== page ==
Longevity Nigeria’s Virtual Conference examines Importance of Data, Ethics in Public Health

Data is the lifeblood of the modern world, underpinning nearly every facet of our daily lives. Data is the fuel of AI and Data Science. Longevity Nigeria recently hosted a virtual conference dedicated to exploring the potential of Artificial Intelligence and Data Science in Optimizing Public Health in Africa. This event, held on Saturday, October 28, 2023, drew participants from several locations, including Nigeria, Zimbabwe, Sierra Leone, Ghana, Algeria, the United States, and Canada.

At the heart of the conference, Didier Coeurnelle, Co-chair of HEALES, underscored the pressing need for more comprehensive data collection in Africa. He noted the decline in life expectancy experienced in Europe and the United States during the pandemic, emphasizing the necessity for improved statistical insights and data analysis to gauge the pandemic’s effects on life expectancy in Africa.

Dr. Ebere Azuma, President and Co-founder of Love Your Menses, highlighted the ethical imperative in handling health data. She articulated, “we have to prioritize ethics over data and actively root out human biases from infiltrating algorithms. African participation in this process is essential; we cannot rely on other nations to instruct Africans on the matter.” Neil Sahota, an Artificial Intelligence advisor to the United Nations, emphasized the significance of recognizing bias in data, particularly unconscious bias. He pointed out that, at present, we are only harnessing roughly 20% to 30% of AI’s potential value. Furthermore, he highlighted a crucial distinction between AI and traditional software – the essential need for domain knowledge.

Brenda Ramokopelwa, CEO of TAFFDS, stressed the significance of data protection. She emphasized that while commendable data protection laws exist on paper, challenges emerge in their application and enforcement. Allen Akhaumere, an AI expert, added that data privacy is important. He said that we have to protect patients’ identity. One of the main challenges with open-source data for healthcare is privacy. People are usually skeptical about how their data will be used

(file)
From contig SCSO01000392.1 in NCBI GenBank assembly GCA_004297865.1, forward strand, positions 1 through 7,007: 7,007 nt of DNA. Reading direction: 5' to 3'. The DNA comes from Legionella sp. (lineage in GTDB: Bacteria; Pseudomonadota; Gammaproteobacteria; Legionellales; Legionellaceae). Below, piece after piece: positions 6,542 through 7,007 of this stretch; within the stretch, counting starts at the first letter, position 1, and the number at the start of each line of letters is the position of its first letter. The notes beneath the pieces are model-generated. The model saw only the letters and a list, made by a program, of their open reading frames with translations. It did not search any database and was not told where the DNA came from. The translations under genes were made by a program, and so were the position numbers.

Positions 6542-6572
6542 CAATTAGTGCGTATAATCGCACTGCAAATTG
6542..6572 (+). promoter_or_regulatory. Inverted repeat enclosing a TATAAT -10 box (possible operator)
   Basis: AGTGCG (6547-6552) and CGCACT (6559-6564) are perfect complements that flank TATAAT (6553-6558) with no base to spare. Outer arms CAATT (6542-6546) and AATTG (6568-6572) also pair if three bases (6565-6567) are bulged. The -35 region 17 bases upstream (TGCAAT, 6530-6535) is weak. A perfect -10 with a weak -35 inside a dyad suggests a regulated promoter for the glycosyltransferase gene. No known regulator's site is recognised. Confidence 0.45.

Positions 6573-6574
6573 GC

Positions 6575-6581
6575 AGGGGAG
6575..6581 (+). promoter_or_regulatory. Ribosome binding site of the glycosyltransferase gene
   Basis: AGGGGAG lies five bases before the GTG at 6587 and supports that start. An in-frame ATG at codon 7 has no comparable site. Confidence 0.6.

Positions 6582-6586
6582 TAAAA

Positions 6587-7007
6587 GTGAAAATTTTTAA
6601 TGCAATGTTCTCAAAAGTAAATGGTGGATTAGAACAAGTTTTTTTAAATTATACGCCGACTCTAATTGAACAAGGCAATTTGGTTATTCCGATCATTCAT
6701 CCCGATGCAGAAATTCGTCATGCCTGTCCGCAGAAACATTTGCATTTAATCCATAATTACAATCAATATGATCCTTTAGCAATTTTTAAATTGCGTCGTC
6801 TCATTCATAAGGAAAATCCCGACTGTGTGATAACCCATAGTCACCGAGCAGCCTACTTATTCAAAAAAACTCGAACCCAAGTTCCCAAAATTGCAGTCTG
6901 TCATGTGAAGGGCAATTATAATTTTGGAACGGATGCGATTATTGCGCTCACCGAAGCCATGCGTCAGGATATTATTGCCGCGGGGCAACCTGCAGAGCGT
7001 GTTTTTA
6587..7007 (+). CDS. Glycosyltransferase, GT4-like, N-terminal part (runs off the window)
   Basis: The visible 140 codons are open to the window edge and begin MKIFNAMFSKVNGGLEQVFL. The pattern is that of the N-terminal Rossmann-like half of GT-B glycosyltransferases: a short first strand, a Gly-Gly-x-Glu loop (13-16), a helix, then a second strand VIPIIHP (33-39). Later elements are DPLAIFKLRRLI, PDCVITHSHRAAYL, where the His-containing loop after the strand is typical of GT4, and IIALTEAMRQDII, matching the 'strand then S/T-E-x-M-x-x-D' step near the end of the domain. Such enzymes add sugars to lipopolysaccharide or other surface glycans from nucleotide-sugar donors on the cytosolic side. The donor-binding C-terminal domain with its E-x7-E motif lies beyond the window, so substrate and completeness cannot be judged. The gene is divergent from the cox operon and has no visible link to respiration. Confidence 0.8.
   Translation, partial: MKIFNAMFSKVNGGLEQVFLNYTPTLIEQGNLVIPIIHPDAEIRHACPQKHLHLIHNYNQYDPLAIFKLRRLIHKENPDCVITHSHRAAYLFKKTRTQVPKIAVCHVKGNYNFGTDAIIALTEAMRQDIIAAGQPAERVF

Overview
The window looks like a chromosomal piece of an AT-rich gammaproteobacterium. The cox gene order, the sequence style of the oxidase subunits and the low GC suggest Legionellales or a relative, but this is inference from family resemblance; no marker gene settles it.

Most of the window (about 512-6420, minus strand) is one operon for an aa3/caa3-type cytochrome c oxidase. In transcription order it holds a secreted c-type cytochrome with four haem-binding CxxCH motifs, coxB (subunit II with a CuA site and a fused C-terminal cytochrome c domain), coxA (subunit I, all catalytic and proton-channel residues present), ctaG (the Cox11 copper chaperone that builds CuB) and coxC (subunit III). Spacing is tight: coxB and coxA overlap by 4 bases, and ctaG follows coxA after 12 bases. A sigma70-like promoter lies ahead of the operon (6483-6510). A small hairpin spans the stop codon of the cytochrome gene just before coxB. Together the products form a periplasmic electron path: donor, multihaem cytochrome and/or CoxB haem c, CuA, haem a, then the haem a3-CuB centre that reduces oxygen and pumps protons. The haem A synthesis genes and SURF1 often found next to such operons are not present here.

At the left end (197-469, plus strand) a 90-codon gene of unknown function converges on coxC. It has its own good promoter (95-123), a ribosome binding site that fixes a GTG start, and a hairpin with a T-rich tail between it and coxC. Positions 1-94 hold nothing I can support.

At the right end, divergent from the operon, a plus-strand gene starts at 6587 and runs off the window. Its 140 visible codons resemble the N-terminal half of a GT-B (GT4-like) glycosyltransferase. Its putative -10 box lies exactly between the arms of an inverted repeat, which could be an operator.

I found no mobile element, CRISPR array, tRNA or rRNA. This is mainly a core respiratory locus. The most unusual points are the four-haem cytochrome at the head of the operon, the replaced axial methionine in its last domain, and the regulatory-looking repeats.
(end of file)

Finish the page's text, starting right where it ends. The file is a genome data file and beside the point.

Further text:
While harnessing AI solutions developed in the West offers numerous advantages, it also presents its own set of challenges. Chiraz Bensemmane, CEO of Pitch World Fast, noted the need to adapt and integrate these new AI solutions into the existing healthcare system. The goal is to devise cost-effective, efficient, and easily maintainable AI infrastructure that aligns with the African context.

Furthermore, Otse Ogorry, country director at Data.FI, said that our data systems are often fragmented. He said that these systems are not speaking to themselves. We can leverage existing health system in the health sector to actually see how we can harmonize these systems in Africa. He advised that if African government will actually put their foot down and lead the charge in their countries, they will be able to harmonize and integrate some of the existing data.

An expert in cloud computing, Alok Shankar, provided a technical solution to the data problem in Africa. According to Alok, “We need solutions that are cheap and very affordable for Africans. We can leverage edge computing. Edge devices can fit in a suitcase, and they can run the cloud remotely without internet connectivity.”

Concluding the event, Agbolade Omowole, the event’s host and founder of Longevity Nigeria, shared his organization’s future endeavour. In 2024, Longevity Nigeria will embark on a project named Oldest Living Nigerian (OLIVE), designed to celebrate healthy longevity in Nigeria. This project marks a promising step towards advancing public health in the region.

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